OVER ANALYZING: One of the most common mistakes newcomers make is overanalyzing fitness. For a small percentage of the world, changing lifelong habits may be easy, but for most of us, it doesn’t happen overnight. We all know how to be healthy and get in shape: work out and eat healthy, nutritious foods. Almost every new client has hundreds of questions but the main point is that as a beginner, it’s a mistake to make fitness (and overall well-being) too complicated for yourself. If you eat good, nutritious food, drink lots of water, and challenge yourself in your workouts, your body will improve – don’t make it rocket science! Easing into a new lifestyle habit should be done gradually and jumping on fad diets that promise you results in 30 days is just setting you up for failure. Slowly decreasing amounts of bad foods and increasing good foods and movement is the best way to not only kick start being healthy, it is the most realistic way to make it a lifestyle.
IMPATIENT: If getting a perfectly healthy body was a fast, easy process, wouldn’t everyone be in shape? Many newcomers to fitness expect instant results and if they don’t see a change in the first month (or even 2 weeks), they get bored and give up. If you begin a fitness journey plan on doing it for life, not just 30 days. Even if you did see great results in a month if you stop eating right, went back to old habits and quit going to the gym, it wouldn’t be long before you’re back to your old body. If you aren’t seeing the results you thought you would at first, don’t be discouraged – one month, three months, or however long it may take is still a short time compared to a lifetime of living a healthy lifestyle. Diets and quick fixes do not work – consistency over time is what gets long-lasting results.
REPETITION: Many people see great results at first and then one day they hit a plateau and haven’t seen changes in weeks. The problem here is getting overly repetitive. We workout to get stronger and more fit and that is exactly what happens every time you go the gym. Eventually, things become easy. The treadmill is a great example – if you run 2 miles every day of the week, every time you run those 2 miles, you’re getting a little stronger, a little faster, and eventually it is easier on your body. So before you know it, your body isn’t having to work as hard, so you don’t burn the same amount of calories in those 2 miles as you did before – hence, lower or no progression or a “plateau”. In terms of weights, if you’re lifting weights to get stronger and haven’t seen a difference you should be consistently adding more weight to keep up the challenge, along with adding more sets and exercise variations. Keeping your body guessing and challenged is the key to getting stronger and seeing consistency in your results until you’ve reached your goal and beyond.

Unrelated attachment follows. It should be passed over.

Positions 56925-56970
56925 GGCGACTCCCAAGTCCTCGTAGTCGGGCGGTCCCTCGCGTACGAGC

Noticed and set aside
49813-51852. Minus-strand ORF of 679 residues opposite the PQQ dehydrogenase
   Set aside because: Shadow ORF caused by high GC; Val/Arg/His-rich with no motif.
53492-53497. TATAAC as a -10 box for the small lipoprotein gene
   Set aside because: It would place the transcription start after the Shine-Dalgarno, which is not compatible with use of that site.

OVERLIFTING: Challenging yourself is one thing, there is no shame in wanting to lift as much weight as possible but it won’t do you much good if you get hurt. Being attached to the numbers is more of a workout for your ego than anything else. Instead of busting out all that poundage, ease up and focus on the quality of the movement instead. Keep in mind that gains happen during the eccentric (stretch) portion of the lift—plus you’ll be less likely to injure yourself. Use a two-second up (concentric) and five-second down/stretch (eccentric) focus so you control the weight the entire way—and use a weight that works within this range for you.
HIGH REP ONLY: Unlike your bank account, higher numbers aren’t necessarily better. When it comes to reps, using too much weight, cranking out 100 pushups or crunches is more for the sake of your ego and bragging rights than anything else. High reps prominently uses Type I muscle fibers, which works aerobic and muscle endurance, but have limited effect on hypertrophy (muscle growth) or strength. Again it’s quality over quantity – focus on using perfect form and keep reps in line with your goals. For strength gains the National Strength and Conditioning Assoc. recommends using weight you can lift for 6 good reps; use 6 – 12 reps for muscle growth and more than 12 reps for muscle endurance. Training for power requires the heaviest weights and only 1 – 5 reps per set.